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Ex-Geron chief spearheads bid to revive mothballed stem cell studies

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Back in early 2011 Geron CEO Thomas Okarma was forced to step aside as the biotech prepared to bring in a new CEO to restructure the operations, putting a leading stem cell program in mothballs and pushing a more narrow focus on cancer drugs--which hasn't gone so well. Now Okarma is back, leading a new regenerative medicine venture set up by BioTime. And he wants his stem cell work back.

Just days ago BioTime issued a letter to Geron's shareholders outlining a deal it's offered to Geron ($GERN). BioTime and Okarma offered $40 million in BioTime stock and a big stake in a new public company that would develop the stem cell assets to Geron's shareholders, pointedly reminding them that more than a year has gone by without a deal. And BioTime suggested the shareholders might like to get on the phone and demand that the Geron board strike a deal.

BioTime ($BTX), which is run by Geron founder Michael West, set up BioTime Acquisition Corp. under Okarma in September with an eye to buying stem cell and regenerative medicine assets. And while Geron long ago bowed out of stem cells, after gaining the green light to launch the first U.S. trial for any stem cell treatment, CIRM has been keeping tabs on the four spinal injury patients who have been treated.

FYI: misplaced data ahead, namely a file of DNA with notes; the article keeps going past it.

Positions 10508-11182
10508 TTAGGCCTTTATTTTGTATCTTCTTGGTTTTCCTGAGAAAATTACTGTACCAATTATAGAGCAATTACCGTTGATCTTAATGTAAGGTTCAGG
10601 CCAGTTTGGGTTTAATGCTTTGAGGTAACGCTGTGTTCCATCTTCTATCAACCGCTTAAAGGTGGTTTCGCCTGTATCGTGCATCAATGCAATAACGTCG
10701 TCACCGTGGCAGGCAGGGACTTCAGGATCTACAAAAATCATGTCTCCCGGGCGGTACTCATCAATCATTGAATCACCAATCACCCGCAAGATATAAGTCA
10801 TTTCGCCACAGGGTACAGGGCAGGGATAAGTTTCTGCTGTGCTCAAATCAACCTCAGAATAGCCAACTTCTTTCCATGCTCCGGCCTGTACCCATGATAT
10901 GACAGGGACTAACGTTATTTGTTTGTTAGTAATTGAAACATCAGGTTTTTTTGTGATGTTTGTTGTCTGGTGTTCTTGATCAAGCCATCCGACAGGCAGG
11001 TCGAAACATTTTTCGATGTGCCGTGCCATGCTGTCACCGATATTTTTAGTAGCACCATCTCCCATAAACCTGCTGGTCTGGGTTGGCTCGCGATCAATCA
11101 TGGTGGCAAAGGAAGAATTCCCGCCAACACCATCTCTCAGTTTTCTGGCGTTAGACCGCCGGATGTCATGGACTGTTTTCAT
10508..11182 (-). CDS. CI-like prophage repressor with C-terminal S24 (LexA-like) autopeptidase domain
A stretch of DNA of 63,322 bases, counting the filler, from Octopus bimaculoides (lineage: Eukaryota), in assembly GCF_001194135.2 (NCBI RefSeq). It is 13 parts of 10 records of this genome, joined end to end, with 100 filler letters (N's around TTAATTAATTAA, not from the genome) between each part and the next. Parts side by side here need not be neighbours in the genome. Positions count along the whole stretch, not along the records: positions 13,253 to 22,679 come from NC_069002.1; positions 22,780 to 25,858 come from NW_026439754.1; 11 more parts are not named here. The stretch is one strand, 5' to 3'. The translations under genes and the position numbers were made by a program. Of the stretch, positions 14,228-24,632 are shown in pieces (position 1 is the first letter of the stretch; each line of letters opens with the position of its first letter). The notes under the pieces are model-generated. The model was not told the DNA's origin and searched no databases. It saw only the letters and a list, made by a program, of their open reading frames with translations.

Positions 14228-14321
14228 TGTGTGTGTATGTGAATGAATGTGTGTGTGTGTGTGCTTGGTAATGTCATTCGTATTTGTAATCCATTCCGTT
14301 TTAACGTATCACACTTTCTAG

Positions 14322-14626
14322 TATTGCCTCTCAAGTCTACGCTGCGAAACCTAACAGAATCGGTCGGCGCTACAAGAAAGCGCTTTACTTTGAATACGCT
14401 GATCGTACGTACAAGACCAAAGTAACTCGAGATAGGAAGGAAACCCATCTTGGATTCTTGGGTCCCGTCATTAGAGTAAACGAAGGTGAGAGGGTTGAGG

"I'm happy to say that everything is still fine," CIRM's Kevin McCormack tells New Scientist, "which is a good sign for anyone buying the cell lines as it gives them a strong starting point for further clinical trials." CIRM provided major support for Geron's work.

Geron's abandonment of stem cell research work was seen as a major setback for the entire field a year ago, a sign of investors' growing distaste for R&D work that went on years and years. Recently the company's mid-stage cancer drug flunked out with bad PFS data, triggering a meltdown in its share price 10 months after John Scarlett took over as CEO.

- here's the release from BioTime
- get the story from New Scientist

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